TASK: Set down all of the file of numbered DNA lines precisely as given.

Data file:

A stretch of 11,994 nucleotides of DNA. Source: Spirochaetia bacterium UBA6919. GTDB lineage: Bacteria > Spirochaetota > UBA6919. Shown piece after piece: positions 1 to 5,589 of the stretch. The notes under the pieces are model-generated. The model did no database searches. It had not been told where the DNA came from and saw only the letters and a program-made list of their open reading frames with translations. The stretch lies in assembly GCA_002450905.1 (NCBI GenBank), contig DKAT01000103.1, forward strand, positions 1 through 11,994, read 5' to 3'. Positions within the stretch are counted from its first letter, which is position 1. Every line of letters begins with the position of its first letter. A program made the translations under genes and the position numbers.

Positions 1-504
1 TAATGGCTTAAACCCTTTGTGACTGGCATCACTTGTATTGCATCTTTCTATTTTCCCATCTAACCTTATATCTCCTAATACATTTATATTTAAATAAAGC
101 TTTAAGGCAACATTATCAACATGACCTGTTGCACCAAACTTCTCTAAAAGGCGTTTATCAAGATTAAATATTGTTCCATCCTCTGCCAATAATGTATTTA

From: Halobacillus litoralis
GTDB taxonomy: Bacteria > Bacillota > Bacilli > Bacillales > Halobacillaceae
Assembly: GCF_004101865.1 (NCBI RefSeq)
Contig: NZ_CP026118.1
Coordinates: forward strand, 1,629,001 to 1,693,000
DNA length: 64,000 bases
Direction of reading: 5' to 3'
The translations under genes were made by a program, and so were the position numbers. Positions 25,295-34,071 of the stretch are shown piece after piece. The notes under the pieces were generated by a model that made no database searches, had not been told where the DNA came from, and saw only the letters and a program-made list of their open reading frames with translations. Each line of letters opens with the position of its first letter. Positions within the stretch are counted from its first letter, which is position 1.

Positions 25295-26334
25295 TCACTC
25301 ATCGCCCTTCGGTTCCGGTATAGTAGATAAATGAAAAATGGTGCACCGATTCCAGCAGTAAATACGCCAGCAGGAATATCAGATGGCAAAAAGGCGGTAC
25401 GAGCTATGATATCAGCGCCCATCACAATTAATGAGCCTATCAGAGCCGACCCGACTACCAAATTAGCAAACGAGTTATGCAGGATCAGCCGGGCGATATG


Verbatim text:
A stretch of 11,994 nucleotides of DNA. Source: Spirochaetia bacterium UBA6919. GTDB lineage: Bacteria > Spirochaetota > UBA6919. Shown piece after piece: positions 1 to 5,589 of the stretch. The notes under the pieces are model-generated. The model did no database searches. It had not been told where the DNA came from and saw only the letters and a program-made list of their open reading frames with translations. The stretch lies in assembly GCA_002450905.1 (NCBI GenBank), contig DKAT01000103.1, forward strand, positions 1 through 11,994, read 5' to 3'. Positions within the stretch are counted from its first letter, which is position 1. Every line of letters begins with the position of its first letter. A program made the translations under genes and the position numbers.

Positions 1-504
1 TAATGGCTTAAACCCTTTGTGACTGGCATCACTTGTATTGCATCTTTCTATTTTCCCATCTAACCTTATATCTCCTAATACATTTATATTTAAATAAAGC
101 TTTAAGGCAACATTATCAACATGACCTGTTGCACCAAACTTCTCTAAAAGGCGTTTATCAAGATTAAATATTGTTCCATCCTCTGCCAATAATGTATTTA

From: Halobacillus litoralis
GTDB taxonomy: Bacteria > Bacillota > Bacilli > Bacillales > Halobacillaceae
Assembly: GCF_004101865.1 (NCBI RefSeq)
Contig: NZ_CP026118.1
Coordinates: forward strand, 1,629,001 to 1,693,000
DNA length: 64,000 bases
Direction of reading: 5' to 3'
The translations under genes were made by a program, and so were the position numbers. Positions 25,295-34,071 of the stretch are shown piece after piece. The notes under the pieces were generated by a model that made no database searches, had not been told where the DNA came from, and saw only the letters and a program-made list of their open reading frames with translations. Each line of letters opens with the position of its first letter. Positions within the stretch are counted from its first letter, which is position 1.

Positions 25295-26334
25295 TCACTC
25301 ATCGCCCTTCGGTTCCGGTATAGTAGATAAATGAAAAATGGTGCACCGATTCCAGCAGTAAATACGCCAGCAGGAATATCAGATGGCAAAAAGGCGGTAC
25401 GAGCTATGATATCAGCGCCCATCACAATTAATGAGCCTATCAGAGCCGACCCGACTACCAAATTAGCAAACGAGTTATGCAGGATCAGCCGGGCGATATG